Jersey: Should I Stay Or Should I Go: Removal Of Trustees

Last Updated: 28 September 2018
Article by James Turnbull

In the recently reported case of the Representation of Rawlinson & Hunter Trustees SA and Others [2018] JRC 131 Commissioner Clyde-Smith considered applications by former and current trustees in respect of the validity and effectiveness of the removal of a former trustee. It provides a useful reminder of the wide discretion that is available to the Court when asked to determine issues relating to the retirement of trustees.


Rawlinson & Hunter Trustees SA ("R & H") was the trustee of eleven Jersey law discretionary trusts associated with D and his family (together the "Trusts"). The relationship between R & H and D broke down in 2017. Difficulties arose subsequently over the terms on which R & H should retire as the trustee of all the trusts in favour of Fort Trustees Limited ("Fort") and Balchan Management Limited ("Balchan"), both Guernsey based trust companies.

The retirement of R & H was complicated by potential personal liability faced by it in proceedings to which it is a party as trustee in Guernsey and the United Kingdom. The proceedings involved claims for many millions of pounds and significant costs exposure. The Royal Court noted that R & H's considerable concern about the possible impact of the potential personal adverse costs orders was understandable.

In September 2017 Fort and Balchan were appointed as additional trustees of the G Trust and the D Discretionary Trust ("DDT") by the protector. The validity of that appointment was confirmed by the Royal Court in October 2017. R & H also appointed Fort and Balchan as co-trustees of the D Discretionary "A" Trust ("DDAT").

On 3 October 2017 the protector exercised his power to remove R & H as trustee of the DDT Trust which was the trust involved in the court proceedings in Guernsey. R & H brought a representation on 5 October 2017 seeking the Royal Court's blessing of its decision to retire as trustee of all of the Trusts. R & H stated the reason for its decision was that it had been placed in an impossible position. R & H said their position was impossible due to a number of difficulties including funding of its fees, its personal exposure to litigation when it didn't have access to sufficient funds to cover its indemnity, its exposure to decisions which could be imposed on it by the other two co-trustees, the conduct of the litigation which continued without R & H's instruction or authority, its reasonable requests for information in respect of administration and litigation were being ignored and unsubstantiated allegations had been made about R & H and its staff by D.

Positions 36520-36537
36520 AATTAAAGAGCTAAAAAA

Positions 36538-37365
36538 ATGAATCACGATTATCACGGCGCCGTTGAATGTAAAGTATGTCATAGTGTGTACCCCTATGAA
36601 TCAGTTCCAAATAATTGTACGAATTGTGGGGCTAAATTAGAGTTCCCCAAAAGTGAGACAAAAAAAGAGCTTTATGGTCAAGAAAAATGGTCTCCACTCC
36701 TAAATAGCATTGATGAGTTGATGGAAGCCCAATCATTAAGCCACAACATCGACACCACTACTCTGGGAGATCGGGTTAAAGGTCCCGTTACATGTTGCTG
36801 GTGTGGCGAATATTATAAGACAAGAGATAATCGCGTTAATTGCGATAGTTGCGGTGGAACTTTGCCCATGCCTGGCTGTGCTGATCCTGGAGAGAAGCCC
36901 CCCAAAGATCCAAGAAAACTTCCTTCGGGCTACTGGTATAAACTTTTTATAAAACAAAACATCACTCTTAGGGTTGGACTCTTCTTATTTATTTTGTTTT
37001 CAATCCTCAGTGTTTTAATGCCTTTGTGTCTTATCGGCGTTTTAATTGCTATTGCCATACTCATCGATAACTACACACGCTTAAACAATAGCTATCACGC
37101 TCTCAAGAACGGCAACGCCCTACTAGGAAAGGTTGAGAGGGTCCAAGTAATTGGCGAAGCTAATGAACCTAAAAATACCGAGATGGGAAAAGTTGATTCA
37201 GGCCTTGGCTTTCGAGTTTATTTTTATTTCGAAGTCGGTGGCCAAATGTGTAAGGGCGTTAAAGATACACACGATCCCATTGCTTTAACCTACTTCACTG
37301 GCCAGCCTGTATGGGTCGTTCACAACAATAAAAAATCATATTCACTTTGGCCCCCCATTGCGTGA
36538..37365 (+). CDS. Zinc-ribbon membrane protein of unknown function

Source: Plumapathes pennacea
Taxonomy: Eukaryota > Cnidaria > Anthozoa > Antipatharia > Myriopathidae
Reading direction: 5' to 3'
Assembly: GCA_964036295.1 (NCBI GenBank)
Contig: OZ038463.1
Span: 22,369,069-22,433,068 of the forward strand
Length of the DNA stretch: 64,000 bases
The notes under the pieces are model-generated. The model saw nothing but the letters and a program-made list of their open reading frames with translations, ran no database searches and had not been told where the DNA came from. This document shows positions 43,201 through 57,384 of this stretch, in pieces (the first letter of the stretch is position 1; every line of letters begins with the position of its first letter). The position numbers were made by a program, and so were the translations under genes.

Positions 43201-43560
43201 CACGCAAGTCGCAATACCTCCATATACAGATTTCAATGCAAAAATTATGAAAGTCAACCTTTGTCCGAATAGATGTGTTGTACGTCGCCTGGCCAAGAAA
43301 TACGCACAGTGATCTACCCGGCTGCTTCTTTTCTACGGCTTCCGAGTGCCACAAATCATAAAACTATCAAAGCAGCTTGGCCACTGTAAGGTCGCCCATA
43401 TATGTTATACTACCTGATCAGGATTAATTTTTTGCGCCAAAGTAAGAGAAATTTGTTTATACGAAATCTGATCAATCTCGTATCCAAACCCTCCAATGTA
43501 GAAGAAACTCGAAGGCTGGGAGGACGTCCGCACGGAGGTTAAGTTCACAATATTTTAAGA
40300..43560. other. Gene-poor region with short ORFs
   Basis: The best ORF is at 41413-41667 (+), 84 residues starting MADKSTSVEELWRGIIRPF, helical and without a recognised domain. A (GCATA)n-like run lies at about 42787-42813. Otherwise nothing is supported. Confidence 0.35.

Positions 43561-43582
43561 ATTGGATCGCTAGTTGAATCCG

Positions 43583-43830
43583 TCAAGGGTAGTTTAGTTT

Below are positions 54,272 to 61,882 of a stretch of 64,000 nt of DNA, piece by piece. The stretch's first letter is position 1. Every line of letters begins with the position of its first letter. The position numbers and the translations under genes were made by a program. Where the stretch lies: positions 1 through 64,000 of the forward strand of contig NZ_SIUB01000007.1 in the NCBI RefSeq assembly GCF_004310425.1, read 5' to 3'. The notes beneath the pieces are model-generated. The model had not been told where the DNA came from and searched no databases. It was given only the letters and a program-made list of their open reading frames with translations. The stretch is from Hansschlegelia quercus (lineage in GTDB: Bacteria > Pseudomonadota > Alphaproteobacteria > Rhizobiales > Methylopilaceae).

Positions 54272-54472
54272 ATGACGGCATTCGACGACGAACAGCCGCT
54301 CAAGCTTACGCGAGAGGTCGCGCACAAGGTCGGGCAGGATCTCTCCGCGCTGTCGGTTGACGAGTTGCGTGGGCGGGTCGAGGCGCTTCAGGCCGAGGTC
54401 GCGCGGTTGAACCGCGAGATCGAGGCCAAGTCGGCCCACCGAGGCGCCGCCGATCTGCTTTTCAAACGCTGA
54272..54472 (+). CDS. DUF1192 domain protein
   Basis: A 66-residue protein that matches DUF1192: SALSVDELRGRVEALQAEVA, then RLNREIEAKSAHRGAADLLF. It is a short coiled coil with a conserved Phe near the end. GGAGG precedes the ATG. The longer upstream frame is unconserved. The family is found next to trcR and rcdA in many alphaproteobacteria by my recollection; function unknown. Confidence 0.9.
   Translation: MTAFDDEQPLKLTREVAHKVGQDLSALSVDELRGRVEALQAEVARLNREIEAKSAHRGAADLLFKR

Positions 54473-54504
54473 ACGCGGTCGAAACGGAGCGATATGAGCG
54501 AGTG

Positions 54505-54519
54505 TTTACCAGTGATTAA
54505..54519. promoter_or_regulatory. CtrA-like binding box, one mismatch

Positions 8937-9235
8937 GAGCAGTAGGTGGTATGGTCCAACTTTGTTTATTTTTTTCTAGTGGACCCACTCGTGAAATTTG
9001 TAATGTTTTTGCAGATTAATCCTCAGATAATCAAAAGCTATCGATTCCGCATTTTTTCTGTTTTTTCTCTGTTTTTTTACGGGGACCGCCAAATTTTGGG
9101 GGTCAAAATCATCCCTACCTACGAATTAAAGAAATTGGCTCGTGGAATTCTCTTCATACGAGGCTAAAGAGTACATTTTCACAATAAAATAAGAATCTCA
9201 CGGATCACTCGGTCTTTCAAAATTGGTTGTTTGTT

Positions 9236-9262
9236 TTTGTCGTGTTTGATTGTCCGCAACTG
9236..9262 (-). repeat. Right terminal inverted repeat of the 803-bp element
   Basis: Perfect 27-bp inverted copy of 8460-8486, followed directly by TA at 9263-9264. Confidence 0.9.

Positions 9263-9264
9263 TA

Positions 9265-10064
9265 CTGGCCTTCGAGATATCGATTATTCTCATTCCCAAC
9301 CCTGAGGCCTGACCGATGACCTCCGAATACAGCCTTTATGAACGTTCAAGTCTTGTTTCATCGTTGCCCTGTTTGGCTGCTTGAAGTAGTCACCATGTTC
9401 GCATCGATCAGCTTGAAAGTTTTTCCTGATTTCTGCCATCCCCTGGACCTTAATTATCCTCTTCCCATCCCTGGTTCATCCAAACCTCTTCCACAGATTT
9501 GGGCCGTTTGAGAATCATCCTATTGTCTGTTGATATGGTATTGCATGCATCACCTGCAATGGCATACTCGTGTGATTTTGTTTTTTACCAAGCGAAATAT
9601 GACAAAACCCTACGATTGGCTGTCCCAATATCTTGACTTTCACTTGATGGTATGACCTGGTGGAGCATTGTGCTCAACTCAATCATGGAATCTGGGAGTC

On 8 November 2017 the Royal Court considered the terms on which R & H should retire and during the course of the hearing the parties reached a compromise. The Royal Court ordered by consent (the "November Order") that the deed of retirement and indemnity ("DORA") for all of the trusts should be "on the basis of the STEP Standard Provisions".

Issues arising following the making of the November Order

Draft Dora's were sent by the advocate acting for R & H to Fort and Balchan's advocate showing the changes made against previously circulated drafts. No response was received.

In the interim disclosure orders were made in the English proceedings requiring R & H to carry out an extensive electronic disclosure exercise. The Royal Court, following an application by D, Fort and Balchan, ordered R & H to carry out the disclosure exercise.

Between 11 January and 29 January 2018 Fort sent their own PDF DORA's directly to R & H which were based on the drafts prepared by R & H's advocate but deleting the chain indemnity that had been included and therefore reducing significantly the protection that would be received by R & H if the DORAs had remained drafted in line with the STEP Standard Provisions.

On 5 February 2018 Fort and Balchan's advocate sent copy resolutions and deeds to R & H's advocate. These documents made certain changes in respect of the G Trust, giving the protector the power to remove trustees which he exercised on 5 February 2018 in relation to R & H. In relation to DDAT the documents gave the majority of trustees the power to remove a trustee which Fort and Balchan also exercised on 5 February 2018.